Al­ge­ria needs re­forms to sup­port eco­nomic ac­tiv­ity: IMF

The Pak Banker - - COMPANIES/BOSS -

An In­ter­na­tional Mon­e­tary Fund (IMF) staff team led by Jean-François Dauphin vis­ited Al­giers from March 1 to 14 to hold dis­cus­sions for the 2016 Ar­ti­cle IV con­sul­ta­tion. Dis­cus­sions fo­cused on the im­pact of the de­cline in oil prices on Al­ge­ria's econ­omy and the poli­cies needed to ad­just to the shock.

At the con­clu­sion of the mis­sion, Mr. Dauphin said Al­ge­ria faces im­por­tant chal­lenges, with the large de­cline in oil prices ex­pected to be sus­tained over the medium term. In re­sponse, the au­thor­i­ties have be­gun to un­der­take fis­cal con­sol­i­da­tion and im­ple­ment se­lected re­forms. Th­ese ef­forts need to be in­ten­si­fied: sus­tained fis­cal ad­just­ment and wide rang­ing struc­tural re­forms are needed to re­spond to the oil price shock and ad­dress long stand­ing vul­ner­a­bil­i­ties. The fis­cal and ex­ter­nal buf­fers ac­cu­mu­lated in the past pro­vide a win­dow of op­por­tu­nity to im­ple­ment those re­forms grad­u­ally and smooth the ad­just­ment. This op­por­tu­nity to re­shape Al­ge­ria's growth model should be seized now, be­fore a more rapid ad­just­ment be­comes un­avoid­able.

The im­pact of the oil price shock on growth has been lim­ited thus far, but the fis­cal and ex­ter­nal bal­ances have de­te­ri­o­rated sig­nif­i­cantly. Real GDP grew by an es­ti­mated 3.7 per­cent in 2015, with the non hy­dro­car­bon sec­tor grow­ing by a ro­bust 5 per­cent, and in­fla­tion in­creased to 4.8 per­cent. The fis­cal deficit nearly dou­bled to 16 per­cent of GDP in 2015 as a re­sult of much lower hy­dro­car­bon rev­enues, and the fall in hy­dro­car­bon ex­ports by nearly half in 2015 caused the cur­rent ac­count deficit to widen sharply. Re­serves, while still sub­stan­tial, de­clined by $35 bil­lion in 2015 to $143 bil­lion, down from a peak of $194 bil­lion in 2013. Ex­ter­nal debt re­mains very low. How­ever, growth and in­fla­tion are ex­pected to slow in 2016 un­der the ef­fects of fis­cal con­sol­i­da­tion on non-hy­dro­car­bon ac­tiv­ity.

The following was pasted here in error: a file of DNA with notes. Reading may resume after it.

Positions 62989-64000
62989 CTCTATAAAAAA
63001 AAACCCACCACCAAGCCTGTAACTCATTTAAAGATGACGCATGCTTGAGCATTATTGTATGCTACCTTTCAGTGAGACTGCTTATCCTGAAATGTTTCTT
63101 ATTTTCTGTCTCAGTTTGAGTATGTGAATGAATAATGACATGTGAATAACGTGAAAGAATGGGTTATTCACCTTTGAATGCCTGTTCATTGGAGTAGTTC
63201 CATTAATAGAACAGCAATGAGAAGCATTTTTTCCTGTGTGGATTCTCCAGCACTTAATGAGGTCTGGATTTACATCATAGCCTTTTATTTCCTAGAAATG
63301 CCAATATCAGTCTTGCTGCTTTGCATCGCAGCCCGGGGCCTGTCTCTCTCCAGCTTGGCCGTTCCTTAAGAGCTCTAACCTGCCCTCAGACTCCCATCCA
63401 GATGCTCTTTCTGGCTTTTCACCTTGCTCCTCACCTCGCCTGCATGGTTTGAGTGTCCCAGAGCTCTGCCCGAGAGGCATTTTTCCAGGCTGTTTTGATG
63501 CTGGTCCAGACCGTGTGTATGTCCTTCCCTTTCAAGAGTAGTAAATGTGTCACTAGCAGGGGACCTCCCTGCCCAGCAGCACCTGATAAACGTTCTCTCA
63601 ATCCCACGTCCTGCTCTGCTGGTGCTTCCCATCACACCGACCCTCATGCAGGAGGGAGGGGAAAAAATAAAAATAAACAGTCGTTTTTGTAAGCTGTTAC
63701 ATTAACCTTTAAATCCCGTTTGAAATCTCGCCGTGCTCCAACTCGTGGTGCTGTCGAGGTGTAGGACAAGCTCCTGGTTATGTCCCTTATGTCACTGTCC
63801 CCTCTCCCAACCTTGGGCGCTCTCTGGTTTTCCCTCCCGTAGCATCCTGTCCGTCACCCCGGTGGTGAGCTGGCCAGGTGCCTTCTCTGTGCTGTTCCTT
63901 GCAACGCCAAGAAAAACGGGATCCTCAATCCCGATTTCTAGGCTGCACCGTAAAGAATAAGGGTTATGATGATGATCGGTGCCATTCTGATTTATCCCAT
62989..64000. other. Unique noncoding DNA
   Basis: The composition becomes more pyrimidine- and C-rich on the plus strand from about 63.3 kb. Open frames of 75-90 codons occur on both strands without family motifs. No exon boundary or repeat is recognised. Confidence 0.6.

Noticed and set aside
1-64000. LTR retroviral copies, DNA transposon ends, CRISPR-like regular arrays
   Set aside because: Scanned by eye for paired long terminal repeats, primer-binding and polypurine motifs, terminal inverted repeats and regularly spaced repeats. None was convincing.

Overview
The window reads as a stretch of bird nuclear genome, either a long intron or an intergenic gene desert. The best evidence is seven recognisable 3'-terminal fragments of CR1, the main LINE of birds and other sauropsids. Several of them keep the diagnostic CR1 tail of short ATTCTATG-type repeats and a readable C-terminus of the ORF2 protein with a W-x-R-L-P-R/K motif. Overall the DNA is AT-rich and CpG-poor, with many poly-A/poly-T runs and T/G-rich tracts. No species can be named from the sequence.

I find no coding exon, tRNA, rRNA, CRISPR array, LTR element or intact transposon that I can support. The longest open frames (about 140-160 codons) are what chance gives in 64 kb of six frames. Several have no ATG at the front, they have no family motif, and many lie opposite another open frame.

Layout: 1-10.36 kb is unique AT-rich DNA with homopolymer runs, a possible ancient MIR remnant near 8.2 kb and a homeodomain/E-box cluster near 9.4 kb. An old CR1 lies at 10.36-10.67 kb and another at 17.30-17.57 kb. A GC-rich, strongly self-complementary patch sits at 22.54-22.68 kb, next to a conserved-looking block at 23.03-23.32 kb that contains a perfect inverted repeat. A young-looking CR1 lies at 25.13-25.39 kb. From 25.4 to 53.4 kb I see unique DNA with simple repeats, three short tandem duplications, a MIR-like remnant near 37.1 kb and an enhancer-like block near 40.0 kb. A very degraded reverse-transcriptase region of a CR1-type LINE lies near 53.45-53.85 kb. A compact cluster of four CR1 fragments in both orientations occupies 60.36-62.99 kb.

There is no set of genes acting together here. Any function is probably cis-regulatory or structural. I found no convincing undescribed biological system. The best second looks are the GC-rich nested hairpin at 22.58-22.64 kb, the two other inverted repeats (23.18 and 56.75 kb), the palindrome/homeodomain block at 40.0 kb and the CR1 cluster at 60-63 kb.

The mis­sion wel­comed the 2016 bud­get as a de­ci­sive step in the path of fis­cal con­sol­i­da­tion, bet­ter ra­tio­nal­iza­tion of spend­ing, and sub­sidy re­form. Al­ge­ria will need to sus­tain con­sol­i­da­tion over the medium term to re­store fis­cal sus­tain­abil­ity and en­sure in­ter­gen­er­a­tional equity. This will re­quire con­trol­ling cur­rent spend­ing, mo­bi­liz­ing more non­hy­dro­car­bon rev­enues, pur­su­ing fur­ther sub­sidy re­form while pro­tect- ing the poor, in­creas­ing the ef­fi­ciency of in­vest­ment, and strength­en­ing the bud­get frame­work. Rapidly de­clin­ing fis­cal sav­ings mean that Al­ge­ria will need to rely more on bor­row­ing to fi­nance fu­ture deficits. Open­ing the cap­i­tal of some state-owned en­ter­prises, in a trans­par­ent way, would also help meet fi­nanc­ing needs while im­prov­ing their gov­er­nance.

Wide-rang­ing struc­tural re­forms are needed to help sup­port eco­nomic ac­tiv­ity dur­ing fis­cal con­sol­i­da­tion and to di­ver­sify the econ­omy to achieve high and in­clu­sive growth over the medium term. Key re­forms in­clude im­prov­ing the busi­ness cli­mate, open­ing up the econ­omy to more trade and in­vest­ment, im­prov­ing ac­cess to fi­nance and de­vel­op­ing cap­i­tal mar­kets, and strength­en­ing gov­er­nance, com­pe­ti­tion and trans­parency. In­creas­ing the flex­i­bil­ity of la­bor mar­kets while bet­ter match­ing the skills pro­duced by the ed­u­ca­tional sys­tem to those needed by the pri­vate sec­tor is also needed. The mis­sion noted that im­port re­stric­tions, while per­haps pro­vid­ing a tem­po­rary re­lief, in­tro­duce dis­tor­tions and can­not sub­sti­tute for re­forms aimed at boost­ing ex­port.

"Ex­change rate, mon­e­tary, and fi­nan­cial poli­cies should sup­port th­ese ef­forts. Fur­ther ef­forts to bring the di­nar in line with fun­da­men­tals, in­clud­ing through fis­cal con­sol­i­da­tion and struc­tural re­forms, would help re­store ex­ter­nal bal­ances. As the de­cline in oil prices con­trib­utes to dry­ing up ex­cess liq­uid­ity in the bank­ing sys­tem, the Bank of Al­ge­ria is ap­pro­pri­ately rein­tro­duc­ing its re­fi­nanc­ing in­stru­ments. Go­ing for­ward, it should care­fully cal­i­brate mon­e­tary pol­icy to guard against po­ten­tial in­fla­tion­ary pres­sures. The bank­ing sec­tor as a whole is well cap­i­tal­ized and prof­itable, but pro­tracted low oil prices in­crease risks. The Bank of Al­ge­ria should con­tinue to tran­si­tion to a risk-based su­per­vi­sory frame­work, en­hance the role of macro­pru­den­tial pol­icy, and strengthen the gov­er­nance of pub­lic banks.

"The team met with Fi­nance Min­is­ter Ab­der­rah­mane Benkhalfa; In­dus­try and Mines Min­is­ter Ab­dessalem Bou­chouareb; Trade Min­is­ter Bakhti Be­laib; Agri­cul­ture and Ru­ral De­vel­op­ment Min­is­ter Sid Ahmed Fer­roukhi; La­bor, Em­ploy­ment, and So­cial Se­cu­rity Min­is­ter Mo­hamed El Ghazi; Min­is­ter Del­e­gate of the Bud­get Hadji Baba Ammi; and the Gov­er­nor of the Bank of Al­ge­ria, Mo­hammed Lak­saci.

Newspapers in English

Newspapers from Pakistan

© PressReader. All rights reserved.